Love can make a fool of you.
"There is no sense of progression or bragging rights to claim. Crimson Doubles feels almost like an alpha test."
Two is company, but it’s not like Destiny has reinvented that particular wheel this week. What on earth is Crimson Doubles, and why should you care? I’m not sure if anyone does.
I love Bungie. I love Destiny. Love can make a fool of you. Crimson Days, which runs February 9-16, is not at all “on a scale close to Festival of the Lost” but all by itself that shouldn’t be a problem. There are comedy masks and Glimmer Chews still clogging up my Vault space, so hording more meaningless (to my wife) memorabilia is a temptation I’m lucky to avoid.
But I did grab some partners to celebrate anyway these past few days. And while this has served to strengthen my growing relationships with valued friends, the 2v2 PvP mode Crimson Doubles has managed to light our fires, but then nothing to keep ’em stoked.
So, there’s two things really to talk about: Crimson Doubles as a game mode, and Crimson Days as a reason to devote any time to this new PvP activity on trial no matter what. Not everyone got along with Sparrow Racing League, but there was sense in sticking hard at it.
Hats off (because there are no hats to earn here guys) to the designers at Bungie for figuring out a new angle for PvP that a) works, and b) is genuinely fun. Crimson Doubles is a scenario that few other FPS studios would even consider, partly because they don’t have to, but also because their audience just isn’t as cute as the Destiny community. You know what I mean.
We’re playing Destiny to be there for our pals as much as anything else, and hopping into a cosy private chat for some semi-serious strategizing is a fun way to indulge this some more.
Owing to its ‘space magic’ component, Crimson Doubles isn’t the same as Face Off in Call of Duty, which hangs entirely off of the gunplay. The Broken Heart buff, that kicks in whenever your teammate goes down, boosts health recovery by a huge amount while also maximising armour strength, agility and reload speeds. Enveloping the afflicted in vengeful flames is a cool visual touch; you’ll believe that you are more powerful than you truly are while hoping that the opposition is quaking in their murderous boots. Actually, you’re an easier target.
In practice, the Broken Heart mechanic encourages a more passionate (aggressive) gambit within this first-to-five rounds competition. By taking the fight to the opposition, the ideal is to drop the first guy then push hard to DPS the second before their shields have a chance to replenish and in the hope that they have very little time and even less room to respond.
Experienced ‘Trials…’ players though are likely to be carrying their Doctrine of Passing auto-rifles that tear shreds off anyone up close, or split-second sniping your vengeful head off, doesn’t matter how buffed your temporarily bereaved Guardian may be. So each round then becomes about luring the other guys to within dancing range, bringing grenades into the mix and solid head-shots with pulse rifles and scout rifles. My team enjoyed success with MIDA Multi-Tool and The Last Word as primaries for initial strikes and follow ups. The point is, Crimson Doubles is an enjoyable mode that deserves to be placed on rotation. “Need one more for Trials” is a message that has a chance of being banished for good.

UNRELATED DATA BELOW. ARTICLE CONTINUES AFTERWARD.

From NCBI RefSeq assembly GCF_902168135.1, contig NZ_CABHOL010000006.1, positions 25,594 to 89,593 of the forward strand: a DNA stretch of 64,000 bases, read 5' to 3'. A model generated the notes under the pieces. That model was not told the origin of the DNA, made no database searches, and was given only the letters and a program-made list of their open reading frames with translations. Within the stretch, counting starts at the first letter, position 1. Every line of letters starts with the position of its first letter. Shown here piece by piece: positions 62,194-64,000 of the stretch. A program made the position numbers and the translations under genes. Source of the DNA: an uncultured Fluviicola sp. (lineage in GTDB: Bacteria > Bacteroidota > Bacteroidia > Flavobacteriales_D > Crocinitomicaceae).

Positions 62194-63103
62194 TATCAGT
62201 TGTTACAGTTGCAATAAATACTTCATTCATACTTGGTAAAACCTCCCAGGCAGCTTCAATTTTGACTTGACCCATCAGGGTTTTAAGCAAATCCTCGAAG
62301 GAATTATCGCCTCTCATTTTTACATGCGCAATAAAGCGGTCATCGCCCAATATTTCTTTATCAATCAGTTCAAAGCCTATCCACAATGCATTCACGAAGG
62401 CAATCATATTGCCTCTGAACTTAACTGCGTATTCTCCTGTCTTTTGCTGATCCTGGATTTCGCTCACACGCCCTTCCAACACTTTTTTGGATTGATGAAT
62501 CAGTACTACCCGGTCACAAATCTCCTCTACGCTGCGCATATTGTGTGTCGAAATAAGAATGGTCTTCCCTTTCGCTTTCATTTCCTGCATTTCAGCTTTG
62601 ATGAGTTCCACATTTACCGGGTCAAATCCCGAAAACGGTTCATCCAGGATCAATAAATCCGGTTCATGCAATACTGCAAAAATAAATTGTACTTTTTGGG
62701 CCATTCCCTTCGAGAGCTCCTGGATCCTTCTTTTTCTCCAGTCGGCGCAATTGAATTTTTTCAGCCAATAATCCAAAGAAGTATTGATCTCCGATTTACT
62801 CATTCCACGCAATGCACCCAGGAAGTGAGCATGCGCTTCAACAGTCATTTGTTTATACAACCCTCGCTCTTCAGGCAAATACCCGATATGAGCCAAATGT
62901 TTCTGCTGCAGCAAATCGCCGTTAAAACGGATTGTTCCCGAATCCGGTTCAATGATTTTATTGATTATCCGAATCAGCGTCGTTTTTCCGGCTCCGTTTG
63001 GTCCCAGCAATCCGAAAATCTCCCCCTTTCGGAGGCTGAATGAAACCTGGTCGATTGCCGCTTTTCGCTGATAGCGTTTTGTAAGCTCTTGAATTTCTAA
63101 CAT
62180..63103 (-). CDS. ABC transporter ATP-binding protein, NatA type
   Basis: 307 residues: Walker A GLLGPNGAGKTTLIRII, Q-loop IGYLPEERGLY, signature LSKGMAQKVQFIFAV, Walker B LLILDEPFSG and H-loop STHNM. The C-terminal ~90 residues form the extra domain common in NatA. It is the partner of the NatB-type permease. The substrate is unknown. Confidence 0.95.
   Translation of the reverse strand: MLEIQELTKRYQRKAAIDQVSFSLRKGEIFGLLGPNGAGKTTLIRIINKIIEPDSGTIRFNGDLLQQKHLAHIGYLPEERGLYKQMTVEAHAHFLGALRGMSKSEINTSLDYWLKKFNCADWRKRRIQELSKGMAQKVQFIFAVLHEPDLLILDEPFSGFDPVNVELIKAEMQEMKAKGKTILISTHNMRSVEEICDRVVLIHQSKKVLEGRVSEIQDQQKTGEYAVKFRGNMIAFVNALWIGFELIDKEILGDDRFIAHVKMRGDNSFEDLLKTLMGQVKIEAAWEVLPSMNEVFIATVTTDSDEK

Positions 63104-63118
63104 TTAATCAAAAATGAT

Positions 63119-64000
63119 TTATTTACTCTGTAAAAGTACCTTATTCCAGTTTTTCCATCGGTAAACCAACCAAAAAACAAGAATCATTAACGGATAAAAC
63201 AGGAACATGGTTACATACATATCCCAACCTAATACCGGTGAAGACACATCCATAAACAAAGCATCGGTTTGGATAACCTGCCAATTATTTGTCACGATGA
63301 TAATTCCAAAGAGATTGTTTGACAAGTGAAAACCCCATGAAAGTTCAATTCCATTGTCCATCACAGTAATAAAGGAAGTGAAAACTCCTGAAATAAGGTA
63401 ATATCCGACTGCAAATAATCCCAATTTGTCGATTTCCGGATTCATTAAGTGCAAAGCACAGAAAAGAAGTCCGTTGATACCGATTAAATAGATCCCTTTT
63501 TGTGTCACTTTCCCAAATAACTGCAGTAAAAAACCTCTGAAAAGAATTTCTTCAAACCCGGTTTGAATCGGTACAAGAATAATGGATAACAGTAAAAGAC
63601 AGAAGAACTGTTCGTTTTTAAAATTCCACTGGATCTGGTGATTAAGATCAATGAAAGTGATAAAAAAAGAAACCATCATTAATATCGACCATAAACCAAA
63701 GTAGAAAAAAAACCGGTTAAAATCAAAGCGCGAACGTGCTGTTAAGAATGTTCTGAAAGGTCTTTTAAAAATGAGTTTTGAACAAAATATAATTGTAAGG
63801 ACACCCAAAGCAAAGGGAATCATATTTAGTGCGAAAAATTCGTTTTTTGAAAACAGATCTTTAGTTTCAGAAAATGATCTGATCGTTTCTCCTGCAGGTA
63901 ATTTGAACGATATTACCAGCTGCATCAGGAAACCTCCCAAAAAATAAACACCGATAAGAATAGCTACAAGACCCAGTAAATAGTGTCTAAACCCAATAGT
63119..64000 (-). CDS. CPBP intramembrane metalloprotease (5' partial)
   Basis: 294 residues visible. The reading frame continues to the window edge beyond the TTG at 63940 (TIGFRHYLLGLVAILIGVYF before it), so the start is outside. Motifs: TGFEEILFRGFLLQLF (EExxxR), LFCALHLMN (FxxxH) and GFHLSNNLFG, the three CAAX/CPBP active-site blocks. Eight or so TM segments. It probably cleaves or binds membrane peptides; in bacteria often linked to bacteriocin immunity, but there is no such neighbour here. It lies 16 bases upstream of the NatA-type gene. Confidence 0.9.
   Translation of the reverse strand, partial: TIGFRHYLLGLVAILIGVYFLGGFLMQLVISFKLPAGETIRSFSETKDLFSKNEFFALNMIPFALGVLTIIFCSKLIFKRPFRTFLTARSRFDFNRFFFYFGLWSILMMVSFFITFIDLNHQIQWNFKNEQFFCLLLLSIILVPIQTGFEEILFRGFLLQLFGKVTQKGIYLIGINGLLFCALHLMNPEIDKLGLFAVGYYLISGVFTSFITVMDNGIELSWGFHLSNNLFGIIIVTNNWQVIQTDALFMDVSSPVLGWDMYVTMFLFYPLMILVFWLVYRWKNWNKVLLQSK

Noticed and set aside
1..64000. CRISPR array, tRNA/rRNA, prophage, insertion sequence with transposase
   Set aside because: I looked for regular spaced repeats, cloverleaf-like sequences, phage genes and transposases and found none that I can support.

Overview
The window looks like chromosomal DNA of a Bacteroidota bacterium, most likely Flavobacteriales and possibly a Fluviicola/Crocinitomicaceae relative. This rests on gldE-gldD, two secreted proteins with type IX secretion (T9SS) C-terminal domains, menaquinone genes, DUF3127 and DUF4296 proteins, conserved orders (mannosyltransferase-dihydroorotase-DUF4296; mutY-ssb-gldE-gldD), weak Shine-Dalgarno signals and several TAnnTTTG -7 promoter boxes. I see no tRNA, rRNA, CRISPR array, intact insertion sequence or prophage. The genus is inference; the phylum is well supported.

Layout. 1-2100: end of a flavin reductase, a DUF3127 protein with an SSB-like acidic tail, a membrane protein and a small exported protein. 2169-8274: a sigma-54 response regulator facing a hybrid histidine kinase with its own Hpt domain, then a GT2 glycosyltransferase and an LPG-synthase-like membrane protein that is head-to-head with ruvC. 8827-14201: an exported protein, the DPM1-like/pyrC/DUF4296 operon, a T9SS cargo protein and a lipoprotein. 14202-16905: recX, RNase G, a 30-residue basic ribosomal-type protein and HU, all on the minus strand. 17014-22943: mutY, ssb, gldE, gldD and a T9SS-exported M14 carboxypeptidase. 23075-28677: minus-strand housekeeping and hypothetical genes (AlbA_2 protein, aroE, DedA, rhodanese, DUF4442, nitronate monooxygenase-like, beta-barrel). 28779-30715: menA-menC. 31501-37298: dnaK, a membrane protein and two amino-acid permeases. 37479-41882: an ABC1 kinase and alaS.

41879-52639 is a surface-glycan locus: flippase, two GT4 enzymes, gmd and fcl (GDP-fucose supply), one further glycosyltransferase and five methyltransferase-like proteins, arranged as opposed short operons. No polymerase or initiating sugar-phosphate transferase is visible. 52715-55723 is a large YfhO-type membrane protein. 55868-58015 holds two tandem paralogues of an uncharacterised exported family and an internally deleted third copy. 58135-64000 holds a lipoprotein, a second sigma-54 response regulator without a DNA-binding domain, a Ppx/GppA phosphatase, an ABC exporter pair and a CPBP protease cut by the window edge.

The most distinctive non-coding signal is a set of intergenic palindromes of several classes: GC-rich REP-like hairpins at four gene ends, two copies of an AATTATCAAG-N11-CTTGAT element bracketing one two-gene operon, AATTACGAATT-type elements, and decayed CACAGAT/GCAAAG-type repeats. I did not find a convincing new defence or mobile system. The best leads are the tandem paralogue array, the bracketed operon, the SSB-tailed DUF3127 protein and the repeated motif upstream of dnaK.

On the great big down side to all this, however, in the context of Crimson Days, is that the rewards for thinking things through are so pitiful that they make the playlist almost entirely pointless. The lure, let’s be honest, is for a 320 Ghost that Bungie has made a ‘possibility’. One of our PSN buddies has played 45 games, with just six losses for no such luck. And since there is no rank to aspire to either, with associated tier levels of other rewards that could also include exclusive Crimson armour or weapons, there is no sense of progression or bragging rights to claim either. Crimson Doubles feels almost like an alpha test.
To complete the half-dozen bounties takes at best a couple of days. The Quest from Shaxx is usually over within one session (complete seven matches on the Crimson Doubles playlist). This gets you the Emblem, which is at least a guarantee. Activity rewards range from nought to maybe Motes of Light and decent though common and unspectacular Legendary gear. Usually it’s Rare items to delete before waiting for the next match-up to begin. You’re more likely to receive a common Ghost with poor attributes, than a Crimson or Sugary shell. The latter, what you’re really after, are not guaranteed to drop at Light 320 either. And don’t.
All of the above has led to the hilariously hopeless behaviour of players simply killing off their Guardians within seconds of each round starting, hurrying things along to reach the rewards screen, rather than investing their time to compete for kicks and giggles alone.
Destiny, you done me wrong.
I honestly did expect to enter a Destiny-style Valentine’s Day theme park of sorts, based on the promise of that January 21 Weekly Update. It would’ve been entirely silly, but Bungie has always shown a knack of making craziness cool somehow. This emptiness becomes haunting as we jog around the tower listening to music that now sounds like bells tolling, doom-stricken tones eerily coming to the fore. Blood red rose petals strewn around the place seem like an omen too, celebrating mainly the arrival of costly emotes that ironically include one of the best ever to appear, the Facepalm.
I can’t even…